As a lithospheric plate moves over a mantle plume, a chain of volcanoes is created. The volcanoes get older in the direction of plate motion. The Hawaiian mantle plume has created a chain of volcanic islands and seamounts (known as the Hawaiian-Emperor chain) thousands of kilometers long over the past 80 million years. The Hawaiian mantle plume is located beneath the Pacific plate, which is moving to the west-north-west, hence the Hawaiian Islands get older to the west-northwest. Other chains on the Pacific Plate, such as the Society Islands, are parallel to the Hawaiian-Emperor chain.

The Galapagos Islands are located beneath the Nazca Plate, which is moving east-southeast. The Galapagos plumes has not produced such as simple linear chain as the Hawaiian Islands or the Society Islands. Nevertheless, the islands do get older to the south-southeast (Espanola is the oldest Galapagos island), and it has produced a chain of seamounts known as the Carnegie Ridge. A second seamount chain, the Cocos Ridge, extends northeast from the Galapagos Spreading Center. This ridge was also produced by the Galapagos plume because up until about 5 million years ago, the Galapagos Spreading Center was located directly over the Galapagos mantle plume. This a chain of volcanos was produced on both the Cocos and Nazca plates. The Galapagos Spreading Center has since migrated to the north.

Motion of the lithosphere eventually carries a volcano away from the plume and its magma source, so the volcano then becomes extinct. The volcano and the lithosphere beneath it then begin to cool. As it cools it contracts. As a result of this contraction, the volcano slowly sinks beneath the sea. Thus the youngest Hawaiian volcanoes are islands, but the older ones are now seamounts, the tops of which become progressively deeper to the northwest. Many of the seamounts, however, were once islands. Because the Carnegie and Cocos Ridges disappear into subduction zones, it is uncertain how old the Galapagos mantle plume is. A 1990 oceanographic expedition, however, did locate an 8 million year old seamount on the Carnegie Ridge that was certainly once an island. This volcano, though now 1500 m beneath sealevel, has rounded cobbles on a flat top, which provide clear evidence of wave erosion. Thus there have been islands in the Galapagos for at least 8 million years. The plume, however, is certainly even older. Many scientists believe that the Galapagos mantle plume is responsible for the abundant volcanic rocks of Creteceous age that occur in the Carribean and on the northwest margin of South America. Thus the Galapagos mantle plume could be as old as 90 million years and there may have been islands in this locality this long. This is of great importance in understanding the origin and evolution of the unique animals that occur on the Galapagos.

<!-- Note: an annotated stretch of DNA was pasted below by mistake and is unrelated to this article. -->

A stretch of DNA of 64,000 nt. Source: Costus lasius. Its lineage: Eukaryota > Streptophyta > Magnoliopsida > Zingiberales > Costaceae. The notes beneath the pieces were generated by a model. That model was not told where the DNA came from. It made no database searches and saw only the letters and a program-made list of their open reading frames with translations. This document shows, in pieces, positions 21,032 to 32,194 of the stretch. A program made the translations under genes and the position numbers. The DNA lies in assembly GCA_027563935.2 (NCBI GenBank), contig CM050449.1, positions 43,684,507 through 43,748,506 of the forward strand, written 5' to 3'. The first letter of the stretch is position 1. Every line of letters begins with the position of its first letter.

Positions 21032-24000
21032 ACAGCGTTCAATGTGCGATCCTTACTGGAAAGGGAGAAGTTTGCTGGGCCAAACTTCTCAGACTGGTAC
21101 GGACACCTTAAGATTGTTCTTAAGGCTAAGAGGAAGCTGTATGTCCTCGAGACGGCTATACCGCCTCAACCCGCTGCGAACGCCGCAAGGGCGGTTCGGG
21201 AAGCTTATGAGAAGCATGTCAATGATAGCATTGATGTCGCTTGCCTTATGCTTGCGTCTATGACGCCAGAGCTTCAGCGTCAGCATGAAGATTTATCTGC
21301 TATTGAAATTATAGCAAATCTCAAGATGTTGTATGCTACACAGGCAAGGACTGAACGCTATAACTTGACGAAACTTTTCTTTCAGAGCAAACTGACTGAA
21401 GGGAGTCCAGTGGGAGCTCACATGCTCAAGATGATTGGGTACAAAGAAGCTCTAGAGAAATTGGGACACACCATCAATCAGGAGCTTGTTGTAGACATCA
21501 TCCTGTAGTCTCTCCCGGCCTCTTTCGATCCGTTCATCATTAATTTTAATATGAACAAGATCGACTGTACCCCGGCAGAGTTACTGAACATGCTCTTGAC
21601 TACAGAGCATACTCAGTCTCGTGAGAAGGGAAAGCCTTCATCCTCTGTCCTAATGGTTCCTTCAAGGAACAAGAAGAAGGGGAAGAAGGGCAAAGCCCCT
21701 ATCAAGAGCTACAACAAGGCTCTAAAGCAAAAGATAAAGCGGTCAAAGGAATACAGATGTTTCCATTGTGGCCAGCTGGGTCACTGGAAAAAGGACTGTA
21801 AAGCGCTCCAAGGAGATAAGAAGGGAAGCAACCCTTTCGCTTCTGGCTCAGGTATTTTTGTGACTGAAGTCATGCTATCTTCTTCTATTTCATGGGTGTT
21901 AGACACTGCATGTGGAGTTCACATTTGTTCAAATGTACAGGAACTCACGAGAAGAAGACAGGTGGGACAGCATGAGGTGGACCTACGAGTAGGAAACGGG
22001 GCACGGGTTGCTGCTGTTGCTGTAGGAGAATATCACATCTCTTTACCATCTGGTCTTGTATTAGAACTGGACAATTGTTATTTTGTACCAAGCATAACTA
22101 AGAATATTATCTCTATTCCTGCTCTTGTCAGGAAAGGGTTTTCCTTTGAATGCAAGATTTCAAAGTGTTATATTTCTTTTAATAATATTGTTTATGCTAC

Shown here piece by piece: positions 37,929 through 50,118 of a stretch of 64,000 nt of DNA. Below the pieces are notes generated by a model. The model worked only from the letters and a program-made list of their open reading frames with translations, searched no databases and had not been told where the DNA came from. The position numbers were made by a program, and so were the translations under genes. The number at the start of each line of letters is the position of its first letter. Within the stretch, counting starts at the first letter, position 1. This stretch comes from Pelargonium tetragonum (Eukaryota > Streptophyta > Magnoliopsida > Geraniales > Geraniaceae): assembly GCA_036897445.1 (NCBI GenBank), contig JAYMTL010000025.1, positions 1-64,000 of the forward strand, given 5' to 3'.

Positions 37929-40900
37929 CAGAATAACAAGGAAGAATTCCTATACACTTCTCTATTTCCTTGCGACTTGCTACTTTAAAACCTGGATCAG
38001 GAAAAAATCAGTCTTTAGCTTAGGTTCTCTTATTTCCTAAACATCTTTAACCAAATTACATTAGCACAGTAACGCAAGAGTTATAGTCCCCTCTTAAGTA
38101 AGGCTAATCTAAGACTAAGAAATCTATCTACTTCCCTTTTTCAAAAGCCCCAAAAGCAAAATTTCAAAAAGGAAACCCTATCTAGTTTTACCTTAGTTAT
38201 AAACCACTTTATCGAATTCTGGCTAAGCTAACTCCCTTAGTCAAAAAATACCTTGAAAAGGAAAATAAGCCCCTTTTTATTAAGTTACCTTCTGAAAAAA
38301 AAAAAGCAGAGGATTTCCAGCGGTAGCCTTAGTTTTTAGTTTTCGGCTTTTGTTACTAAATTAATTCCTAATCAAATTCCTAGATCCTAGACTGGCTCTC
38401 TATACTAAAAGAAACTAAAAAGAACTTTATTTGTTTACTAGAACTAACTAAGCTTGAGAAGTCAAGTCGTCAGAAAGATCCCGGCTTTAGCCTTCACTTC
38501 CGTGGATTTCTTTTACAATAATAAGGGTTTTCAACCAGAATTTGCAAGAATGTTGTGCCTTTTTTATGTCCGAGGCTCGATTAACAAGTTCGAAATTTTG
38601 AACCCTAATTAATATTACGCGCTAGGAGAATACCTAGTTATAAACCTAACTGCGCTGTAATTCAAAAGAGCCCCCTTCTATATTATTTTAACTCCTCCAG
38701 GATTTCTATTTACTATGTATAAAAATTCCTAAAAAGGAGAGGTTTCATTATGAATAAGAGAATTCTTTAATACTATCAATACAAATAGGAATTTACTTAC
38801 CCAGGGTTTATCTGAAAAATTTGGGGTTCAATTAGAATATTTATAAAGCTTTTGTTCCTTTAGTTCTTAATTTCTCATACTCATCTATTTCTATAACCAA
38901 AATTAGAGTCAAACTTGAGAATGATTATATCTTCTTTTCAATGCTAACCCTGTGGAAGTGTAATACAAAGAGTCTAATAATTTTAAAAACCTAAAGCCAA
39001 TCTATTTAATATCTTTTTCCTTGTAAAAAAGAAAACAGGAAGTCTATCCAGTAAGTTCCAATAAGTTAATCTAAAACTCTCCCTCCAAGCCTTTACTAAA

Galapagos Volcanoes

Two distinct types of volcanoes occur in the Galapagos. In the west, on the islands of Isabela and Fernandina, large volcanoes with an "inverted soup-bowl" morphology and deep calderas occur. In the east, smaller shield volcanos with gentler slopes occur. The difference between these two volcanic morphologies appears to be due to the difference in lithospheric thickness. The fracture zone at 91 W separates oceanic crust and lithosphere of distinctly different age. West of the fracture zone at 91W, the lithosphere is older and thicker, and therefore able to support the load imposed on it by a large volcano. East of the fracture zone, the lithsosphere is too young and weak to support large volcanic edifaces.